This is in no way any indictment of Elvis Presley for being too popular for his own good. The guy changed shit and the honoring of him and his music is deserved, so it’s not as if this is ill-gotten notoriety. It just happens that he is the John Holmes of notoriety, and his death hasn’t led to any decrease in its size. It’s not the first time that a celebrity’s passing went somewhat unnoticed due to Elvis Presley’s death: Groucho Marx died three days after Elvis and that event probably would’ve received more notice had Groucho stuck around a couple more months. Thirty years later, Groucho’s still overshadowed by Presley. The timing, to put it simply, just sucks.

Thankfully, Roach’s death was not completely overshadowed. Even up against the King, Roach got some coverage that will hopefully enliven some curiosity about the man, his music, his activism and his appreciation of hip hop. Plus, you can’t really discount the collective cry of a million jazz fans. Bebop’s greats are leaving us so Roach’s death is, to put it lightly, pretty significant.

I’m unfortunately under-exposed to Roach. The couple CDs that I own where he appears are Charlie Parker CDs, though one is The Quintet: Jazz At Massey Hall, which is one of the best jazz records I own. Listening to it, you can understand why Roach is as revered as he is.

So, thirty years and the King is still gone, but not forgotten. And hopefully, those in his wake, aren’t forgotten either.

Letters From A Tapehead

Saturday, August 11, 2007

“All the punks still singing the same song” & Other Observations From The Self-Proclaimed “New Wave”

Against Me!
New Wave
Released 7.10.07

Rating: 3 out of 10

“Let breathe new dawn this art is dead!
No signs of original thought in the mainstream.”

There was a point in time, years ago, when bands claiming to be punk rock actually were. Against Me! is astounding, not because of how UN-punk rock they really are, but because of how unbelievably high they place themselves on their own pedestal. And, honestly, as much as they’d like to think otherwise, they’re exactly the type of band they lambaste in “Piss and Vinegar:”

”I would be lying to you if I did not say something/
That would make me feel like a politician/
A middle of the road opinion that no one finds offensive or challenging.”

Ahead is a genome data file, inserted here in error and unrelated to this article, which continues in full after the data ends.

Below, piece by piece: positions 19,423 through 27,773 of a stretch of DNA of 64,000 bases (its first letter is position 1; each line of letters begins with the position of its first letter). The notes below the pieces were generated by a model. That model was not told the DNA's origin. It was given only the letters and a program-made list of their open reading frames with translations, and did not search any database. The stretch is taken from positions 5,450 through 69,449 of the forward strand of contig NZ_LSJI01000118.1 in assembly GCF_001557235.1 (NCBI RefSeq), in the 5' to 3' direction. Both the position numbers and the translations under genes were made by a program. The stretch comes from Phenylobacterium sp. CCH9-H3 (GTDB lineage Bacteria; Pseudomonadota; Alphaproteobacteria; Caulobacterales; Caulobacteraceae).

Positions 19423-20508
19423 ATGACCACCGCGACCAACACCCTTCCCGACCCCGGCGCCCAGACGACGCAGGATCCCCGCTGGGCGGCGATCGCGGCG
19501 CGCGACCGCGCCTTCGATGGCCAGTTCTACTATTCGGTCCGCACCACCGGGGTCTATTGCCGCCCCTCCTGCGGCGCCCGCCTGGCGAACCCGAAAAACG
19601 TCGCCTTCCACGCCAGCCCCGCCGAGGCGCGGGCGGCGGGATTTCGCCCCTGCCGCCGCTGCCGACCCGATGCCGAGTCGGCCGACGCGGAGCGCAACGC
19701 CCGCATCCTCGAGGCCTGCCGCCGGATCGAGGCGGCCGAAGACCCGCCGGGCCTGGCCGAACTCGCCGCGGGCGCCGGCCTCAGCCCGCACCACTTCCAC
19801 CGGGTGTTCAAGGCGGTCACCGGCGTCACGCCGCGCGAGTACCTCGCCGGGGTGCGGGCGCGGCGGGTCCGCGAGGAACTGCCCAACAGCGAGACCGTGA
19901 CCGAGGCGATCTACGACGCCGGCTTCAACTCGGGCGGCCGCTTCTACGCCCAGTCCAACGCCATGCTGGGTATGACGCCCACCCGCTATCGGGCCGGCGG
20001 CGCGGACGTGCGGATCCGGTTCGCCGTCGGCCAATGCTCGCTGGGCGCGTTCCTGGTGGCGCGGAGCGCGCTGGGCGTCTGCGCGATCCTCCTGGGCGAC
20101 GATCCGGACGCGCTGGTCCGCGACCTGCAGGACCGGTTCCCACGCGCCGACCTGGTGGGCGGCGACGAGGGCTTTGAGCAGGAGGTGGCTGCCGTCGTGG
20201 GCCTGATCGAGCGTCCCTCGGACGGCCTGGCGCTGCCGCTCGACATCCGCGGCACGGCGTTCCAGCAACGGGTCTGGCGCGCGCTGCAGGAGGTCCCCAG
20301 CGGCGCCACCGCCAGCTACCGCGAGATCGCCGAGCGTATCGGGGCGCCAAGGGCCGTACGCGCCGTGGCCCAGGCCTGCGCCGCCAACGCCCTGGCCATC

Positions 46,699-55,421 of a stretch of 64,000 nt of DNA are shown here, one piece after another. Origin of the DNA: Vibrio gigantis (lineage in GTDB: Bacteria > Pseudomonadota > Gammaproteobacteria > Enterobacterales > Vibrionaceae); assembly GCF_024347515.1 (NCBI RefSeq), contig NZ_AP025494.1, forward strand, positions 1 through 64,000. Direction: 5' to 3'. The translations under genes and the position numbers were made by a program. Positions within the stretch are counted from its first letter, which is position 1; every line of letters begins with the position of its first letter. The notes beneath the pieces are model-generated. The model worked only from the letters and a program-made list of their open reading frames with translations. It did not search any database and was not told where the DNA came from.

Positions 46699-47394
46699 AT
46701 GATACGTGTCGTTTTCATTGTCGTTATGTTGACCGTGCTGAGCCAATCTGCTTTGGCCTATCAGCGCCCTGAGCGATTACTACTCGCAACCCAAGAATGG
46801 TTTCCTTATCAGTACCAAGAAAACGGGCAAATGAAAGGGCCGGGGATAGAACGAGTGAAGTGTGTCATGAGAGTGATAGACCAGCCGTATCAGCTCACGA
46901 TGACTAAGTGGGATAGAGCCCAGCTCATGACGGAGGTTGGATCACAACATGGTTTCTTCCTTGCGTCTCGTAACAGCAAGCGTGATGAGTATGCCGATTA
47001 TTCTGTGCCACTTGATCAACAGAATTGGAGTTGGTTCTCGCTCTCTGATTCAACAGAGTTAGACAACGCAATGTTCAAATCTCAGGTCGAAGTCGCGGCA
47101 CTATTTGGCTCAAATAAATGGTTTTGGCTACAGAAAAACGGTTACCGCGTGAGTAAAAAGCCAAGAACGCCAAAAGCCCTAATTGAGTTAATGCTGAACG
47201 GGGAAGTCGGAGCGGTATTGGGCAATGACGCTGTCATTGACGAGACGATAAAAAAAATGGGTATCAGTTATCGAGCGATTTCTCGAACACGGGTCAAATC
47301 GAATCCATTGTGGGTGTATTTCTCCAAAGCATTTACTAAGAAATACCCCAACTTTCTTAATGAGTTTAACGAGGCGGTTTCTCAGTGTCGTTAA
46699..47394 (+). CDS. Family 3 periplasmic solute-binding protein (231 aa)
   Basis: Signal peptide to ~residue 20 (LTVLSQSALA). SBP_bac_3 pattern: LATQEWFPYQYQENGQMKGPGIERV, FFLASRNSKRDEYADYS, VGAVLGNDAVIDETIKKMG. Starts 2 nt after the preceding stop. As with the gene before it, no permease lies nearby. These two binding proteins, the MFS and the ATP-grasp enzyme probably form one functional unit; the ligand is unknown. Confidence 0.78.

Forging their sounds from elements of pop punk and folk, Against Me! takes it upon themselves to right the wrongs of the mainstream, acting as purveyors of a spirit long lost in the mire of Green Day and A.F.I. and revivalists of a sentiment of a “protest” persuasion. They do this through the appropriation of Bad Religion riffs while trying to convince listeners that there’s a change coming and that it all begins with New Wave. And, if that’s true, it’s not just punk that’s dead: It’s music all together.

Beginning of course with the intended hope of the title track (”I am looking for the crest/I am looking for the crest of a new wave”), the album’s second track, “Up The Cuts,” is almost three minutes worth of brooding on the current state of music that does nothing other than sound like the current state of music. I mean, isn’t this what Yellowcard does? If not, then “Thrash Unreal,” definitely fits them into that mold.

“White People For Peace,” paints a portrait of war in terms of God and the singing of protest songs whose ultimate goal is to stop the fighting. The racial implication of the song’s title is not explained, unless the band is talking about themselves. If that’s the case, why bring race into it? It almost seems like a gratuitous attempt to add provocation where there really is none.

“Stop,” a repetitive disco-rhythmic piece of self-importance, wants you to believe that they’re the anti-rock star rock band: ”All of our lives dedicated to shoving it right back in their fucking face.” Yeah, you told ‘em. I almost wonder if these guys have ever HEARD a punk record that dated farther back than 1994 because, if they HAD, they’d possibly be embarrassed.